12 Habits of Highly Effective Action Takers: Infographic
We all start every day with one thing in common. We have 24 hours, 1440 minutes, 86,400 seconds in our day.
Think about those people you admire, the ones who seem to have unlimited energy and focus. They make amazing things happen day in and day out. They don’t have more hours, minutes, or seconds in their days than the rest of us.
What they have are make-it-happen habits that we can all adopt.
12 Habits of Highly Effective Action Takers You Can Shamelessly Borrow
They adopt and communicate clear, written strategic goals.
As Yogi Berra said,
“If you don’t know where you are going, you might wind up someplace else.”
Effective action takers have a clear, written plan that serves as their strategic roadmap both personally and professionally.
They create and review daily, weekly, monthly action plans that align with their strategic goals.
Planning, writing the details down, slavishly following the steps can feel tedious and time-consuming. They are. But unless you are content being a hopeful seat of the pants kind of person, you need to put in the work.
If you’re like a lot of us, annual plans look great on paper for about 30 days. One approach that leads to more manageable, successful planning is The 12 Week Year. Instead of dealing with an entire year which is simply too long and unachievable for a lot of us, this method.
They start each day with a written action plan.
The purpose is simple – make progress toward the written strategic goals. The one thing that derails our effectiveness isn’t the absence of a daily plan. It’s what the plan consists of. There’s a big difference between a to-do list, and the practical action steps that lead to the big outcomes.
They end each day with an honest review of the day.
Reward yourself with a look back at each day. Take 10 minutes to reflect and record the events of your day. You’ll be surprised at the small successes and unexpected progress. Creating the next day’s action items naturally flows, and you will begin the day with focused energy.
They commit to daily thinking time.
Somewhere in our growing up we were told that daydreaming and staring out the window were time-wasters. Not so. There are many stories of highly successful, creative, innovative people who made wandering around time part of every day.
As Warren Buffett said,
“I insist on a lot of time being spent, almost every day, to just sit and think. That is very uncommon in American business. I read and think. So I do more reading and thinking, and make less impulse decisions than most people in business. "
They read widely every day.
Mark Cuban who reads 3 hours every day says,
“I would continually search for new ideas. I read every book and magazine I could. Heck, three bucks for a magazine, twenty bucks for a book…One good idea would lead to a customer or a solution, and those magazines and books paid for themselves many times over.”
They consume information with purpose.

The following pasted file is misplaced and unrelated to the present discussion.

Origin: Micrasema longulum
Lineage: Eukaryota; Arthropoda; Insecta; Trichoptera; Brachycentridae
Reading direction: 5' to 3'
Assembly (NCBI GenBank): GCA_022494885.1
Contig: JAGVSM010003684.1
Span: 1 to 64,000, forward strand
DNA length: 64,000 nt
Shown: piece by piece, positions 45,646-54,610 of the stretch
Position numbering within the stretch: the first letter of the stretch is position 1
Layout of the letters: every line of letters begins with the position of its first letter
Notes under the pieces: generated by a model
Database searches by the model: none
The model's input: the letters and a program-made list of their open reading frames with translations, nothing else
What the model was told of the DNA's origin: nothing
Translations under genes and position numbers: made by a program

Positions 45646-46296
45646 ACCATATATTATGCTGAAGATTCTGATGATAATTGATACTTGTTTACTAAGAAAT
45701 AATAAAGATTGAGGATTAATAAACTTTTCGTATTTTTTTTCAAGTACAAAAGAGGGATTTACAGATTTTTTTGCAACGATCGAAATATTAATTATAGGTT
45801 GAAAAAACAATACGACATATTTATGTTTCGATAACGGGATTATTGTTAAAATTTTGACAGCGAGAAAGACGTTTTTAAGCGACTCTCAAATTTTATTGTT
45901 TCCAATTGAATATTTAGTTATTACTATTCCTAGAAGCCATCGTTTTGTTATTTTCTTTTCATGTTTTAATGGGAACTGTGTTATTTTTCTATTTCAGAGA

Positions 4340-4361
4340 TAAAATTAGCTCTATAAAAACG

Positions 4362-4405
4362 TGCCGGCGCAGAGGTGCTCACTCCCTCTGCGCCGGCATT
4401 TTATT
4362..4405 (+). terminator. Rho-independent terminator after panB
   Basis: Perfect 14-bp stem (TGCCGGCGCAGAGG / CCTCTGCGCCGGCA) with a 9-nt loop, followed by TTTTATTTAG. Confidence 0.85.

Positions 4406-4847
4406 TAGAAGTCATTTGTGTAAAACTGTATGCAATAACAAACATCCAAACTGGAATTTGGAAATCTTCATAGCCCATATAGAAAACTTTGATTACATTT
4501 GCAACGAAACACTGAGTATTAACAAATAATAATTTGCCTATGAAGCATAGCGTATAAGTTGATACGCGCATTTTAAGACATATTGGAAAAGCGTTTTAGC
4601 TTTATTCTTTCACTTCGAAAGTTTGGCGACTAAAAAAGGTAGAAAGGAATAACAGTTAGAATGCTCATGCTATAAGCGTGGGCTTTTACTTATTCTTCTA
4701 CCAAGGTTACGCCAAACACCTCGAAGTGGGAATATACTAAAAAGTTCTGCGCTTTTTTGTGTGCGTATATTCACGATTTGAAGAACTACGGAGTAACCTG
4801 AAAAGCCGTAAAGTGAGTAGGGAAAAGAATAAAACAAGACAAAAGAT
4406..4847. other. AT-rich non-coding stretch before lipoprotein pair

Social media and Google searches have turned us into skillful, time-sucking scrollers. Develop the discipline to get in, get what you need, and get out.
They know the value of remembering what they read.
It’s human nature to want to feel validated. We like to be right. But sometimes we aren’t, and we need to accept that.
Confirmation bias encourages us to find the information that tells us we’re right even when we aren’t. It robs us of our ability to be thinkers. Read, consume information with an open mind. It’s a wonderful feeling to learn something new, to confidently change your mind.
They expand their comfort zone every day.
We all like to feel secure and confident in our decisions. But innovation and opportunity don’t happen without stretching in uncomfortable directions. Instead of abandoning your comfort zone, just commit to expanding it a bit each day.
Think about the people you know who have knowledge and experience you don’t have. They are eager to share what they know with you. Call them, email them, explain the problem you’re trying to solve. Then sit patiently, quietly, and listen.
They invite the expertise of others.
Realize that expertise in something doesn’t make you an expert in everything.
Don't forget to add these actionable ideas to your OneNote or other favorite note taking app.
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Linda Rolf is a lifelong curious learner who believes a knowledge-first approach builds valuable client relationships. She is fueled by discovering the unexpected connections among technology, data, information, people and process. For more than four decades, Linda and Quest Technology Group have been their clients' trusted advisor and strategic partner.
Linda believes that lasting value and trust are created through continuously listening, sharing knowledge freely, and delivering more than their clients even know they need. As the CIO of their first startup client said, "The value that Quest brings to Cotton States is far greater than the software they develop."